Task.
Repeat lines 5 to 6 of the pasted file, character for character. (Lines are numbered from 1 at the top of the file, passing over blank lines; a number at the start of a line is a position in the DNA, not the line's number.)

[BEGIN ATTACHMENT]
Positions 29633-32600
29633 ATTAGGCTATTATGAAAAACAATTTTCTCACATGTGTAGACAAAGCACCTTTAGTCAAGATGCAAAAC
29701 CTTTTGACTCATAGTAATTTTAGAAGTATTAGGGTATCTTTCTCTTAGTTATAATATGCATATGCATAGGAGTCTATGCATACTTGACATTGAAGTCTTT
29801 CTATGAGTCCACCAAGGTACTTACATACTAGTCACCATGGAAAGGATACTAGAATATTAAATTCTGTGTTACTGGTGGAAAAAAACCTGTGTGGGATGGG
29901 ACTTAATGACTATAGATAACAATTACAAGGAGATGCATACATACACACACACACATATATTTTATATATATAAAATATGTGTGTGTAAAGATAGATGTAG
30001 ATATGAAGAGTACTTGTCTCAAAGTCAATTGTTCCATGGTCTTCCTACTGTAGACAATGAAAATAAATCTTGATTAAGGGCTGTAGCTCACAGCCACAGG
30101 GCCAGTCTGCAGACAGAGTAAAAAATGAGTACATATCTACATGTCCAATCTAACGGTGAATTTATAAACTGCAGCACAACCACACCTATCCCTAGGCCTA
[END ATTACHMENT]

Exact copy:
29901 ACTTAATGACTATAGATAACAATTACAAGGAGATGCATACATACACACACACACATATATTTTATATATATAAAATATGTGTGTGTAAAGATAGATGTAG
30001 ATATGAAGAGTACTTGTCTCAAAGTCAATTGTTCCATGGTCTTCCTACTGTAGACAATGAAAATAAATCTTGATTAAGGGCTGTAGCTCACAGCCACAGG